“Because without memory how would you know the experience was ecstatic?  Without your memory of tasting human food how would you know that the fountain you drank from was divine?  Without the disappointing human lips on your mouth, how could you say “This.  Now.  I am feeling the Kiss of God?”

“And don’t you know, that your memory of the Kiss of God — that special kiss that dissolved your ego — that raptured your soul into the seven-storied heaven — that memory is no ecstasy at all?  It is a sad disappointing limiting thought, like all your sad disappointing limited thoughts!  It propels you into your shame cycle.  The addict acts out and is ashamed of acting out and that shame makes him act out.  So it’s a fair question — is he addicted to his substance or to the feeling of shame?  So your mystic he breaks his heart, and he misses the feeling of his heart being broken, and then cries the tears that cause God to comfort him with a kiss.”

NONE OF THIS IS TRUE, BROTHERS!

STRIKE OUT INTO THE MOMENT!

BREATHE THE AIR OF A NEW DAY!

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The Double Reflection

Kierkegaard thought intellectual maturity started when you made “the double reflection”.  Here’s the idea.  We start unreflective.  For example “I have got to win the football game tomorrow!  If I don’t beat that jerks it’s all over!”    Then we reflect — i.e. we look at ourselves in a metaphorical mirror. We monitor ourselves.  We consider questions like “I love to win at football and I hate the other side.  But is that right?  Is the other side hateful?  Does it matter if I win or lose?”   But at some point we can double-reflect, meaning we can ask questions about what the pluses and minuses are of reflecting.  Metaphorically this is like looking at myself in a mirror as a I look at myself in another mirror.  Or to use a contemporary example it’s like using an app on my phone that tracks how much time I spend using apps on my phone.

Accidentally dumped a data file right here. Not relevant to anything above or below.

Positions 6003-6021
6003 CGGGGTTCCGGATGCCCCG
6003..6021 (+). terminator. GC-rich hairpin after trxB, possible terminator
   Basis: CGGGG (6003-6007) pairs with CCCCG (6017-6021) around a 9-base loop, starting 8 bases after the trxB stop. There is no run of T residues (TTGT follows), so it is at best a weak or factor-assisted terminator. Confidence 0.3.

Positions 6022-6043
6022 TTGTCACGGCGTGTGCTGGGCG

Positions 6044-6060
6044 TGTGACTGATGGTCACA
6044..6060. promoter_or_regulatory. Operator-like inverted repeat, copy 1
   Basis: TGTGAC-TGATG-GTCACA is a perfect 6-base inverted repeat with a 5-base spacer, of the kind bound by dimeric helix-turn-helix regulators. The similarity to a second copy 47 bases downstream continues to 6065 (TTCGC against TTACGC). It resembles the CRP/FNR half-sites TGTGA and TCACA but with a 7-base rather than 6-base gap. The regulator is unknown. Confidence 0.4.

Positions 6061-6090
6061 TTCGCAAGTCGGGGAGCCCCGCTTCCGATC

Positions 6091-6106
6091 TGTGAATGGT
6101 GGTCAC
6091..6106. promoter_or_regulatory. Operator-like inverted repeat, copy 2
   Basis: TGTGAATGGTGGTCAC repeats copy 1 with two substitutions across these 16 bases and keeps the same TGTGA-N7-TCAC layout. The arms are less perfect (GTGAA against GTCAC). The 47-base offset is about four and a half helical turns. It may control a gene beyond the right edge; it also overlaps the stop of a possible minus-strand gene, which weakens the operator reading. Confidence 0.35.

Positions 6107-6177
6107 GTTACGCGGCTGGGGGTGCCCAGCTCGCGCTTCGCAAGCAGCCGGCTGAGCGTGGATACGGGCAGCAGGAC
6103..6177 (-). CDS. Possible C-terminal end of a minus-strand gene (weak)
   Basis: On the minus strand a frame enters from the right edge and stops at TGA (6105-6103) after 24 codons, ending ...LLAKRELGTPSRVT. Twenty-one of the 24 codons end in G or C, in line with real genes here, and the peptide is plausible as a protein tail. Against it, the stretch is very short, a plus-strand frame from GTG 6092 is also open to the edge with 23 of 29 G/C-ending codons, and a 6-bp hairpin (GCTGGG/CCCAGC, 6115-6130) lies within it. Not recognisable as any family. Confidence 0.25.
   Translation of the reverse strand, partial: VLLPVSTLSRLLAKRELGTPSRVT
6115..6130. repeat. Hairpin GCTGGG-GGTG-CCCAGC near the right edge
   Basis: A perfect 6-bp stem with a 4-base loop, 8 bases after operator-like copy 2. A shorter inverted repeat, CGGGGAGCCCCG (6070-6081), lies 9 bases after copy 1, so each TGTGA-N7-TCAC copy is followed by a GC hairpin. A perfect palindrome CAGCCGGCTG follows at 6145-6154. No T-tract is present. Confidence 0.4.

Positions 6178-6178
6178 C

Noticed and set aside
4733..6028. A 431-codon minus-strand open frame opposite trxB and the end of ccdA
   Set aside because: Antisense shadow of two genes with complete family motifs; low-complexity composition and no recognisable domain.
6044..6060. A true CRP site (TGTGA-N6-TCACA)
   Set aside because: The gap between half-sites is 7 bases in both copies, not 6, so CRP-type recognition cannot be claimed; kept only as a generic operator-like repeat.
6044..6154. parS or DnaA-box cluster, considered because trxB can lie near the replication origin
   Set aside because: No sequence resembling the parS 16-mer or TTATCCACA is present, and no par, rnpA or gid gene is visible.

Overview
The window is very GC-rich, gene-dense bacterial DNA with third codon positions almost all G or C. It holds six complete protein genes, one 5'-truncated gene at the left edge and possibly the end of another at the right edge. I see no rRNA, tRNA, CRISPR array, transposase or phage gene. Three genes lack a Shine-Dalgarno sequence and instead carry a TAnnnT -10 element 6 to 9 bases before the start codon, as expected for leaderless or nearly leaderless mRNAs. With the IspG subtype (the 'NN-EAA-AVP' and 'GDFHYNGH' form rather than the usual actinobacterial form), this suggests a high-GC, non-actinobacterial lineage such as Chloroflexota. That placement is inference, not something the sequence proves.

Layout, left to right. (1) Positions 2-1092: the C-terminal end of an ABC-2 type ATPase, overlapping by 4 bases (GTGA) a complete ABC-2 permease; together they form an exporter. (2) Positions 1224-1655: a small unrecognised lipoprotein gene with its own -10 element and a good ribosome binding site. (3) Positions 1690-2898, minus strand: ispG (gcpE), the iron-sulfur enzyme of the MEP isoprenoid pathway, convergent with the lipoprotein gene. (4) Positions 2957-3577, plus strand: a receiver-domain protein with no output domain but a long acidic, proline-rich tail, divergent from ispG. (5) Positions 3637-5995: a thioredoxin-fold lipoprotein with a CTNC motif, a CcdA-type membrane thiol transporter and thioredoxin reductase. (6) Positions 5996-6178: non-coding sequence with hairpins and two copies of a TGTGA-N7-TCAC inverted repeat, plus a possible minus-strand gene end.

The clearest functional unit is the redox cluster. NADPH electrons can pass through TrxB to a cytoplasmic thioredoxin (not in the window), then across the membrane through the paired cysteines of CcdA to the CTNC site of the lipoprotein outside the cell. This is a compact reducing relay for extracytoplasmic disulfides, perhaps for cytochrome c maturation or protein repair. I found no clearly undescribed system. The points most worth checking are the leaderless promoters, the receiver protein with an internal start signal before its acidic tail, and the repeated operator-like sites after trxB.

This idea can seem pretty trippy.  How can I reflect on reflection?  Doesn’t that lead me into some kind of vertiginous regress?  And yet, we do it all the time.  We notice “Hey I’m reflective because it keeps me safe” or “I’m reflective because my mother liked me to study a lot” or “When I reflect it takes a lot of energy — it tires me out.” or “I reflect better when I’m a little angry but not too angry” or whatever.  Double reflection seems hard to think about but actually it isn’t. It’s pretty normal.

Double reflection leads us to reflect upon the best way to include thought in our lives.  And if we think that’s impossible we’re wrong, because we reflect upon it in precisely the same way as we reflect upon the best way to include love, or exercise, or watching t.v. in our lives.

If we think that that’s impossible, that it causes some sort of mind-dizzying regress, then we have to get better at double reflection!

 

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I Am All That Was, Is, and Shall Be, and No Mortal Has Peeked Beneath My Peplum